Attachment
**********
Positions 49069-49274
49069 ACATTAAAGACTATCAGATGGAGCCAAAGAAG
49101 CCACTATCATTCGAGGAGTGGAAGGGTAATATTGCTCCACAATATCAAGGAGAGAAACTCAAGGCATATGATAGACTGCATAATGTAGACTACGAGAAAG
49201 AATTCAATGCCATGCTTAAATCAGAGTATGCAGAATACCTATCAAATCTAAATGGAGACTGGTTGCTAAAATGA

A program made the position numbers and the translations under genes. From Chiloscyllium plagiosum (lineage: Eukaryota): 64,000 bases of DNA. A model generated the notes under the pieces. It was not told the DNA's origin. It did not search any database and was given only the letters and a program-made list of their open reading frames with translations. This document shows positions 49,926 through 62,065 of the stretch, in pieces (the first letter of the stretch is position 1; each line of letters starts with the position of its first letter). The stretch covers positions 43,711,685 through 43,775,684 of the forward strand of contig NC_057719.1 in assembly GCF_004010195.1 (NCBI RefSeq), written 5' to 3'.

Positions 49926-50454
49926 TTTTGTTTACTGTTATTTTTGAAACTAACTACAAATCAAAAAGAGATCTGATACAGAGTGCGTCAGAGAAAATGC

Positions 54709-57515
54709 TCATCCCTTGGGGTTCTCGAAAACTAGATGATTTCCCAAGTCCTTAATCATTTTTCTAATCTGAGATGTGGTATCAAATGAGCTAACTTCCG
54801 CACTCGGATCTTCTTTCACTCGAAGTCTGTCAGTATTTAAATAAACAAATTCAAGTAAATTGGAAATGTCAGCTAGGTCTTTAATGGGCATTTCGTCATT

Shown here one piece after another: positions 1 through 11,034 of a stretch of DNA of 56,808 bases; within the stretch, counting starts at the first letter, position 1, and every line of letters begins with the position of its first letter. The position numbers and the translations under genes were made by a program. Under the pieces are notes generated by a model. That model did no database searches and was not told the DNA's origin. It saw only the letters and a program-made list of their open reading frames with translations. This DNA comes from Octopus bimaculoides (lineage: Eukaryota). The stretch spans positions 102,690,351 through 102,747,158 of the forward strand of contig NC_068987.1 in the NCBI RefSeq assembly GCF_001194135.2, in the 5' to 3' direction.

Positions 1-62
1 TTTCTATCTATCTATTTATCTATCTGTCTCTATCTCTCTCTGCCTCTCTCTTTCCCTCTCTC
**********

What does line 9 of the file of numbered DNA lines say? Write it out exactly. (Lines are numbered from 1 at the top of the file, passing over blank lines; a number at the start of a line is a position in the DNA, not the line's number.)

54709 TCATCCCTTGGGGTTCTCGAAAACTAGATGATTTCCCAAGTCCTTAATCATTTTTCTAATCTGAGATGTGGTATCAAATGAGCTAACTTCCG